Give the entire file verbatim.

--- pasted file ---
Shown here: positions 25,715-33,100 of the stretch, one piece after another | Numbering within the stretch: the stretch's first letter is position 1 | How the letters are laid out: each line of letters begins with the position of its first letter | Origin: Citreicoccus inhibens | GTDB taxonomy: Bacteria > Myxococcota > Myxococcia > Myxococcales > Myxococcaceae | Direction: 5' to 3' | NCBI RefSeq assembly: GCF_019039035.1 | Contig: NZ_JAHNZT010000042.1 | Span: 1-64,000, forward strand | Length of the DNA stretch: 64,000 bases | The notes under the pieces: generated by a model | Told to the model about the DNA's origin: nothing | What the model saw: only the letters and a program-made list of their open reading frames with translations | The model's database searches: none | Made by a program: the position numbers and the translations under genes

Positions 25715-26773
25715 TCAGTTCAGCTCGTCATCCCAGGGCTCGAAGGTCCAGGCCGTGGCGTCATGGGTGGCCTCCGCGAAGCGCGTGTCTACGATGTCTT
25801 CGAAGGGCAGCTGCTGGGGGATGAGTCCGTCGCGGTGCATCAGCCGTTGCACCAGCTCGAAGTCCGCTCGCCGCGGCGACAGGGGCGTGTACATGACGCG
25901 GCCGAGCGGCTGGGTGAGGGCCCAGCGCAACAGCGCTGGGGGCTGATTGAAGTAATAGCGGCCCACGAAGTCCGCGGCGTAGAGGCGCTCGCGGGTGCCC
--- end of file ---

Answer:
Shown here: positions 25,715-33,100 of the stretch, one piece after another | Numbering within the stretch: the stretch's first letter is position 1 | How the letters are laid out: each line of letters begins with the position of its first letter | Origin: Citreicoccus inhibens | GTDB taxonomy: Bacteria > Myxococcota > Myxococcia > Myxococcales > Myxococcaceae | Direction: 5' to 3' | NCBI RefSeq assembly: GCF_019039035.1 | Contig: NZ_JAHNZT010000042.1 | Span: 1-64,000, forward strand | Length of the DNA stretch: 64,000 bases | The notes under the pieces: generated by a model | Told to the model about the DNA's origin: nothing | What the model saw: only the letters and a program-made list of their open reading frames with translations | The model's database searches: none | Made by a program: the position numbers and the translations under genes

Positions 25715-26773
25715 TCAGTTCAGCTCGTCATCCCAGGGCTCGAAGGTCCAGGCCGTGGCGTCATGGGTGGCCTCCGCGAAGCGCGTGTCTACGATGTCTT
25801 CGAAGGGCAGCTGCTGGGGGATGAGTCCGTCGCGGTGCATCAGCCGTTGCACCAGCTCGAAGTCCGCTCGCCGCGGCGACAGGGGCGTGTACATGACGCG
25901 GCCGAGCGGCTGGGTGAGGGCCCAGCGCAACAGCGCTGGGGGCTGATTGAAGTAATAGCGGCCCACGAAGTCCGCGGCGTAGAGGCGCTCGCGGGTGCCC